Those directly descended from the Prophet (S.A.W) through his daughter Fatima are called sayyeds and can substantiate their links to him through genealogical charts. They are especially revered among tribal societies as men of peace and learning who are often asked to mediate between warring clans. Sayyeds who have lived extraordinary lives of wisdom, piety, or grace are considered “saints.” Apart from religious leadership, sayyeds provide a sociological connection to the person of the Prophet (S.A.W). Sayyeds more than any other group were frequently invited to become leaders and even rulers of tribal states.
Among the tribal communities of Islam we may include the Pashtun of Afghanistan and Pakistan, Somalis, Yemenis, the Sunni Arab tribes of Iraq and Syria, the Berbers of North Africa, and the Kurds. All these groups have become the target of the War on Terror and find themselves locked in confrontations with centralized states. It is critical for analysts, scholars, religious leaders, and government officials who deal with Muslims in both the Muslim world and the West to understand them. It is only through understanding tribal Islam, on its own terms that we may comprehend the important societies that practice it.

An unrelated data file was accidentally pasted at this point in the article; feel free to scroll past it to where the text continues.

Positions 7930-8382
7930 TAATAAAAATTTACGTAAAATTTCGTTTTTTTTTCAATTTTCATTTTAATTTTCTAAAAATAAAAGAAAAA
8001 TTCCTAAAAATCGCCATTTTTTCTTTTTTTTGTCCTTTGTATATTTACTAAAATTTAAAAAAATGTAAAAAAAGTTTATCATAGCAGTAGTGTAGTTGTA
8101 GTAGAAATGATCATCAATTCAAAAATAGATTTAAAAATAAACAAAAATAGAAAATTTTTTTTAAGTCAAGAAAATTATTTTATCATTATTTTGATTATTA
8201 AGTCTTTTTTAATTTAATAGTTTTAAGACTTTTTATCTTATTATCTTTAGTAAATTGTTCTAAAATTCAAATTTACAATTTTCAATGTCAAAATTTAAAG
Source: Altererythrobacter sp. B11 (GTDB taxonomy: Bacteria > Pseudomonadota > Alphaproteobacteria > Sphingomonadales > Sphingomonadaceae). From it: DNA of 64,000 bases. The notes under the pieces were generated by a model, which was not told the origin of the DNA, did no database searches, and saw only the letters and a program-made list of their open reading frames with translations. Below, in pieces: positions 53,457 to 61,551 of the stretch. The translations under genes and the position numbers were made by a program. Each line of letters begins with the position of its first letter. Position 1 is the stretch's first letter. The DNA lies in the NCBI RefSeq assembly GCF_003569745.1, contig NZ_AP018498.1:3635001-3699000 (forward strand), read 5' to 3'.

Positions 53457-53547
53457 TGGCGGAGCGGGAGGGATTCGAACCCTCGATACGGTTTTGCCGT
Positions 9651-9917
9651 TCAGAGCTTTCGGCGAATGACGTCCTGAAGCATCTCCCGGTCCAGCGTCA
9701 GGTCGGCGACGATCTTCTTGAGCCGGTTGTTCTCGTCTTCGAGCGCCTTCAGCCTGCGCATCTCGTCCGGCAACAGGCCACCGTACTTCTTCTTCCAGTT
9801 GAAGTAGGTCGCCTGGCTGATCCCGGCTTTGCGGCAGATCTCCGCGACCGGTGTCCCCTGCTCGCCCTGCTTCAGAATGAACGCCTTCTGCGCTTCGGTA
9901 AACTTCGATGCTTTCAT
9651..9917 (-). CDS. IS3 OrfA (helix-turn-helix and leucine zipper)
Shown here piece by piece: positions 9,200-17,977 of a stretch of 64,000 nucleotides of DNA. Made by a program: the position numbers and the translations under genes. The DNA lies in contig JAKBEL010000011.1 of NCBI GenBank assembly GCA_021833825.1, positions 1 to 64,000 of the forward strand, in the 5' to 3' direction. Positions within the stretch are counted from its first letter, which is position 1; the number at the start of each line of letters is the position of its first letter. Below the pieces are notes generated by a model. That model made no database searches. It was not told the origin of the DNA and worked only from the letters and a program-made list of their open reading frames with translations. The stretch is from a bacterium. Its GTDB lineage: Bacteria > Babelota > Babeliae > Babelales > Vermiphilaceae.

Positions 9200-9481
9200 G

Akbar Ahmed is the Ibn Khaldun Chair of Islamic Studies at American University, Washington, DC, and author of Journey into Europe: Islam, Immigration, and Identity